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He was, in a way, both a large part and a small part of the Allied Invasion of Normandy, June 6, 1944–a small part because that day he was just one of Gen. Omar Bradley’s First Army, 73,000 Americans among hundreds of thousands of Allied troops to assault occupied Europe. In sheer scale of operation, his death that day was incidental, but the role he played was immense because he was one of thousands who knew that when they’d cast off from England’s shore, some–quite likely many–would not be coming back. They knew. They had to. The cost of freedom must have been written starkly on their faces that rainy morning.
They knew, but they went anyway. That’s a huge role.
He was just one of thousands of casualties, but he was, nevertheless, a man with a story, just like each of them were. Family lore says he stepped off one of those landing crafts, the one to which he’d been assigned, and just like that took a Nazi bullet. I don’t know that he’d served elsewhere in the war, don’t know what his role was, or how long he’d been in the service–“PVT 112 ENGR,” his stone says, and then, a line below, “COMBAT BN,” all upper case. Date of death: June 6, 1944.
His job was to destroy beach impediments, probably with explosives. The beach?–Omaha, scene of perhaps the heaviest casualties. Military history says his landing craft was one of the first.
That’s all we know.
Nor do I know what kind of horrifying impact his death had on the woman he left behind, the woman who would become my mother-in-law. I can imagine, but I don’t know.
Three years after he was killed on Omaha Beach, two years after the war ended, she put her life back together and married my father-in-law, another vet, a man whose mechanical skills had been put to good use in the motor pool, where he repaired tanks and jeeps and armored vehicles behind the Allied front on the long liberating trek to Berlin.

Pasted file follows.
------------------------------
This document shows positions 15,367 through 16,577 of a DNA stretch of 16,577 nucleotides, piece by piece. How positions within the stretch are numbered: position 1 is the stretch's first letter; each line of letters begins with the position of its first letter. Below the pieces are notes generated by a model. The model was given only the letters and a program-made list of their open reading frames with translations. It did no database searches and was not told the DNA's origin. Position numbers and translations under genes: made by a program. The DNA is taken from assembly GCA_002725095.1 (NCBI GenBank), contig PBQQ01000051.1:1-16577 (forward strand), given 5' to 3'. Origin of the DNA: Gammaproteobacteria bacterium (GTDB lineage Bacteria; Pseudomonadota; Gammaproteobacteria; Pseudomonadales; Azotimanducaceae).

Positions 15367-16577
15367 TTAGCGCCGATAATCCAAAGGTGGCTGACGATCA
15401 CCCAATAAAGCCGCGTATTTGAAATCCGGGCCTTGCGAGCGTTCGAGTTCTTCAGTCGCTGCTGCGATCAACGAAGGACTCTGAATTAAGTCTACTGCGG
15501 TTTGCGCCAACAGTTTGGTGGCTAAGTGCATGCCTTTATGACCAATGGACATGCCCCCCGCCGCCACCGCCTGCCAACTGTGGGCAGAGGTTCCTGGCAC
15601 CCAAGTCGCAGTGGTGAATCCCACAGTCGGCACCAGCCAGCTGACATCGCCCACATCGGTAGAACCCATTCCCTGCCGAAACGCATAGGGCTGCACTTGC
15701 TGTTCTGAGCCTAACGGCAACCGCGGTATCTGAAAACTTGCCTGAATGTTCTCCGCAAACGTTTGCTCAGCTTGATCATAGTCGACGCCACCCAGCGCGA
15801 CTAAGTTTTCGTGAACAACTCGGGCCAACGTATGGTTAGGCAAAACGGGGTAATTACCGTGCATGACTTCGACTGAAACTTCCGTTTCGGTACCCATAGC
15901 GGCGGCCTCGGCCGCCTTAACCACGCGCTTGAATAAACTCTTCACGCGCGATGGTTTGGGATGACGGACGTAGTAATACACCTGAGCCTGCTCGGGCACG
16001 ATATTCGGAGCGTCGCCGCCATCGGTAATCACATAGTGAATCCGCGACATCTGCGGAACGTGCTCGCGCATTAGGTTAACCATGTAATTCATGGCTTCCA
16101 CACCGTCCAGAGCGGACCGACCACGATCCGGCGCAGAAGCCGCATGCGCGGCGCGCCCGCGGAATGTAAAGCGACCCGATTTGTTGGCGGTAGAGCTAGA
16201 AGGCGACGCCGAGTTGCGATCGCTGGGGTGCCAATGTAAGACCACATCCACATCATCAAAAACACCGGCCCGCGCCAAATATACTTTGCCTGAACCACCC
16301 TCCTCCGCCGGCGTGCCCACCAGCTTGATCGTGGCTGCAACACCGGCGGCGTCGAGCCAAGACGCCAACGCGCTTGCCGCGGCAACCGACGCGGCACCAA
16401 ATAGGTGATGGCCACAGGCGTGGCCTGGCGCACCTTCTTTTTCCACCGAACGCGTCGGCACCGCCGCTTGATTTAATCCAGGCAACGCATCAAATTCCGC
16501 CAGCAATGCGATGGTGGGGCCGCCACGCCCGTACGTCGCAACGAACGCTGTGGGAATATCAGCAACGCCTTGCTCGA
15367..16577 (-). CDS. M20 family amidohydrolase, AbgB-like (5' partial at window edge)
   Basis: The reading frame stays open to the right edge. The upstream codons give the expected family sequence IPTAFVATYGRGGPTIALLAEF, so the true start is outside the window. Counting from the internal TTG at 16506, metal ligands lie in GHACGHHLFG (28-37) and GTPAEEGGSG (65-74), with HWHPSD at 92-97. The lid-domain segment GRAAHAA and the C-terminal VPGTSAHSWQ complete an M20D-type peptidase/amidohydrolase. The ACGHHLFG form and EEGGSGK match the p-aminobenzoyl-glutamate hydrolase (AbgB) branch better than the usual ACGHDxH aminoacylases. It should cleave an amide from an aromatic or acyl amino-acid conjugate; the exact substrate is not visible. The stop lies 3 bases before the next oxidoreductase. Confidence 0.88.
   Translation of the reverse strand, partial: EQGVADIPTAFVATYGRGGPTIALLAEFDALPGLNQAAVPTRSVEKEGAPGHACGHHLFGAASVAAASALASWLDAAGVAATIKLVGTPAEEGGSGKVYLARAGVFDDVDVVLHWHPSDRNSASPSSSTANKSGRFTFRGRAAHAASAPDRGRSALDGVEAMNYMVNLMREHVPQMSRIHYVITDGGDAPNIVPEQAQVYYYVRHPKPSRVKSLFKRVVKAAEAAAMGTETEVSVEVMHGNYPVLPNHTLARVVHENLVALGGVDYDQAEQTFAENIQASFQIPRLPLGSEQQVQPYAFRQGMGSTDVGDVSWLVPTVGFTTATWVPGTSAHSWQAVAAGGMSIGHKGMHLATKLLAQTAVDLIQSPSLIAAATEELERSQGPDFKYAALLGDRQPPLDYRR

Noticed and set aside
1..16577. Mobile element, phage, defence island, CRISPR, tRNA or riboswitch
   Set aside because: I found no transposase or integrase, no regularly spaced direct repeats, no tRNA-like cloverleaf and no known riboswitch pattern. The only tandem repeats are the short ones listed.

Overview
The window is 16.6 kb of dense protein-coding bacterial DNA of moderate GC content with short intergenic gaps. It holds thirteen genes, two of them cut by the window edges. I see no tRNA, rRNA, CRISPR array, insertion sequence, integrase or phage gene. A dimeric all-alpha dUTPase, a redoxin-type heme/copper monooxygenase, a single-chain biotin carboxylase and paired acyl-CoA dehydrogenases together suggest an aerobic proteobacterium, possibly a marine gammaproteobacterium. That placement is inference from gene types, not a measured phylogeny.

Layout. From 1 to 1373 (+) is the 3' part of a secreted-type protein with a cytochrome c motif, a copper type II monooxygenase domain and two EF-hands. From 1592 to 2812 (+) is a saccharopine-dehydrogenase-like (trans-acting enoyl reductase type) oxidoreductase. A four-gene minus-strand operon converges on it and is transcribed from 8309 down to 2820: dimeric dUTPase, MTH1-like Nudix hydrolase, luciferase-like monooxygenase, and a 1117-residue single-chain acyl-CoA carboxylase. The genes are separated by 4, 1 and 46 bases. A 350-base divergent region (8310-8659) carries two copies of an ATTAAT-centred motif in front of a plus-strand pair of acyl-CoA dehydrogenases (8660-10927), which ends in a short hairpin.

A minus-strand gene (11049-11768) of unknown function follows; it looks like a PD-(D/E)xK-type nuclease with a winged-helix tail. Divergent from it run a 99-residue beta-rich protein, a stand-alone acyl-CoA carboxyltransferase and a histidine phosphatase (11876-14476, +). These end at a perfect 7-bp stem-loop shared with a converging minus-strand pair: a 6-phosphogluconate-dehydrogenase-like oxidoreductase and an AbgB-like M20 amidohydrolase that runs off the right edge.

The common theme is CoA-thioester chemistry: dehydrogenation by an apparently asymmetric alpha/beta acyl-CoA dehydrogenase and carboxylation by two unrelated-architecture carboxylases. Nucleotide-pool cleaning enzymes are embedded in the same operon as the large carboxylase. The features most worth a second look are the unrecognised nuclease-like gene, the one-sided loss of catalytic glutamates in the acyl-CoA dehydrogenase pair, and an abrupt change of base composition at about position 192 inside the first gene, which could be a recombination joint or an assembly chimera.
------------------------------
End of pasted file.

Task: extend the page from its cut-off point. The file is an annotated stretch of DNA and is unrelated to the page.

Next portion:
She married my father-in-law and life continued, as it does. The name Gerrit Ter Horst was rarely spoken.
Little flags waved in the prairie wind all over the Orange City cemetery on Monday, Memorial Day, marking the graves of veterans galore. Some stones have summaries, but most list nothing at all, only a flat American Legion medal that describes what can be inferred from the dates carved into granite–“World War I,” “World War II,” “Vietnam.”
The marker for Gerrit Ter Horst sits in a little covey of white stones, a couple of dozen other vets, including my father-in-law’s brother, Charles Van Gelder, a young man who, sometime during his military training overseas, was a drowning victim before he ever came near a battlefield.
I don’t know how the Ter Horst family talks about their ancestor’s death, or whether they do at all. I hope they do, because there has to be more to his story than a young woman, in tears, anxiously turning a diamond ring on her finger back home, a gift from a man who will not return. Here, in Orange City, Iowa, she didn’t talk about his death, never mentioned it to me at all. Some deep heartaches simply have to be put to rest.
On Sunday night, we discovered flowers on Uncle Charles’ gravestone. Someone had remembered. Someone hadn’t forgotten. It was a joy to find them there.
That there were no flowers on Gerrit Ter Horst’s cemetery stone doesn’t mean he’s been forgotten. The night before Memorial Day we remembered, in hushed silence, that once upon a time, June 6, 1944, a man once engaged to be married to a woman very precious to us was killed on a beach in Normandy. He left a sweetheart, and died a hero for all of us, family or not.
The morning sky on Memorial Day seemed a perfect portrait–cloudy, a soft red band stretching across half the horizon north, an almost heavenly red badge of courage. When I stepped out at dawn, a light rain was falling gently, as if the whole world outside my door, a world Charles and Gerrit must have missed terribly, was remembering, a whole world that tearfully hadn’t forgotten.